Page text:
If you said, “I do!” Sean Keegan, Director of the California Community Colleges Accessibility Center, and his team can help. Implementing accessibility can be a bit difficult sometimes. Keegan elaborates in his TechEdge blog, “Changes in technology capabilities, including that of assistive technologies for students with disabilities, can create confusion and uncertainty as to what is considered accessible or the best practice for ensuring access.” Fortunately, the California Community Colleges (CCC) Accessibility Center launched the Accessibility Center Help Desk in October. Help is here!
What Type of Accessibility Questions May I Ask?
The Accessibility Center Help Desk can answer accessibility questions such as:
- Why do I need to include headings in a Canvas page?
- What is the difference between a tool tip element and alt text?
- Is there a difference between captions and subtitles?
- How can I check accessibility in my MS Word documents?
How Can I Get Started?
To get started, users need to sign in to post questions. To register, you may create a new account, or use an existing Google or Facebook account. When you join, you receive the benefit of joining a community of learners who are just as committed as you are! Learning in isolation is difficult, and takes a tremendous amount of dedication and time (something we all have limited of!) Learning in a community is much easier, especially when it is your first time taking a deep dive into implementing accessibility. You can learn and share strategies to address accessibility in different scenarios, and have meaningful discussions with others.
Help! I Need Somebody
Help is in the form of a community-based forum that allows you to ask questions publicly, or privately by checking the “Post this Conversation Privately” option. The conversations are monitored regularly, which is helpful when you need assistance. Once answers are posted, you will conveniently receive an email notification. No need to wait on the phone or follow-up via email, your answer will be automatically delivered into your mailbox. In addition to the convenience, you receive support straight from an accessibility specialist versus searching the web for the answer!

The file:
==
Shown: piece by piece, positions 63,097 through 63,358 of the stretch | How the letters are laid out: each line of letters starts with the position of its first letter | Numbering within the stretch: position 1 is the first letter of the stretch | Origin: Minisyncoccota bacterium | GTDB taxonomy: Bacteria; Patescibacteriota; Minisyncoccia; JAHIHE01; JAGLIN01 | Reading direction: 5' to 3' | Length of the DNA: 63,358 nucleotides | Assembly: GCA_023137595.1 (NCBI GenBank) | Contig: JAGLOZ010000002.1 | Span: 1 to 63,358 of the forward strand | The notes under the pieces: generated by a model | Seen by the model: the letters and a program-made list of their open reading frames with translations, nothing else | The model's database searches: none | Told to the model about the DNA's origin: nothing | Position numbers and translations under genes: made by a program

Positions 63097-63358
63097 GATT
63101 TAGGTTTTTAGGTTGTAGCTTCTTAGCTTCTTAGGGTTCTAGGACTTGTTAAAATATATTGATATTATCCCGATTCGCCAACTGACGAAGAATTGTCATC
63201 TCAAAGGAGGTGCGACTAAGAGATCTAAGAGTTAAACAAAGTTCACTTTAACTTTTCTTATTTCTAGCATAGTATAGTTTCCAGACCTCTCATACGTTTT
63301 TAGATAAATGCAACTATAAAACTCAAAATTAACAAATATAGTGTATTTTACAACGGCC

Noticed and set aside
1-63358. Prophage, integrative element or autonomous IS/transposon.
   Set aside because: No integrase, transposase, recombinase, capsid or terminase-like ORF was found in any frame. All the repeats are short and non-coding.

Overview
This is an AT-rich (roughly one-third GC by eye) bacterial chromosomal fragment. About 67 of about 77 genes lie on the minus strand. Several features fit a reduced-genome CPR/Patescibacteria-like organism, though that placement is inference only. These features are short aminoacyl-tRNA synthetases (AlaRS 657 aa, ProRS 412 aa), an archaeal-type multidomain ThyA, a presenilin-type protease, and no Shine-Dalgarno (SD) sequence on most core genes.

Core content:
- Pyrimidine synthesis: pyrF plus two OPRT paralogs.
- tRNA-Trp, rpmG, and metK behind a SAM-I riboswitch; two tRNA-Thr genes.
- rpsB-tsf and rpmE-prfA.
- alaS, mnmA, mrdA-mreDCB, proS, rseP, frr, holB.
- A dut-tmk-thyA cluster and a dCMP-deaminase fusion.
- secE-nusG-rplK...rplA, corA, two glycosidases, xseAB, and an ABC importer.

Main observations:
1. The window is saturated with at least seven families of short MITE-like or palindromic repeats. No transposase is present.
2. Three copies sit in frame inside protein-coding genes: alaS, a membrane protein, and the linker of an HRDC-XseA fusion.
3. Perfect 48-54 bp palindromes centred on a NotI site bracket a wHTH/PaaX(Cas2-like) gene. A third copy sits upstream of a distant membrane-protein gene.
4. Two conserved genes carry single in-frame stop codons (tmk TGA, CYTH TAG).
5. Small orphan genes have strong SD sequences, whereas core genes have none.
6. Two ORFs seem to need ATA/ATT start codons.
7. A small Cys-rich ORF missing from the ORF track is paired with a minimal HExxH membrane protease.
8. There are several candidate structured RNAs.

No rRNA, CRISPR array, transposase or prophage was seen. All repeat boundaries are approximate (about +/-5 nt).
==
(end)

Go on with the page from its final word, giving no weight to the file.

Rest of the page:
Learning More Via Browsing the Conversations for Answers
Is there a question you would also like to know the answer to, but it is still awaiting a reply from an Accessibility Expert? Use the Follow button, and this will notify you of any updates via email. Curious to learn more about strategies to implement accessibility? You can subscribe to the Help Desk to receive newly asked questions and updates.
Learning how to apply accessibility elements such how to effectively describe images with alt text is like driving a car for the first time. Initially, it may be overwhelming as there are new ways to format your document or Canvas content page. With practice, time, and gaining additional knowledge, accessibility becomes easier to apply. When I was initially learning more about accessibility, I spent a lot of time researching. I browsed articles and forums, watched many videos, and taught myself how to use several screen-readers. Luckily, learning more about accessibility is a lot easier as faculty now have this convenient resource to provide prompt and helpful answers.
Take advantage of this free resource!
For more information, read Sean Keegan’s Accessibil-IT: Get Help From Accessibility Help Desk.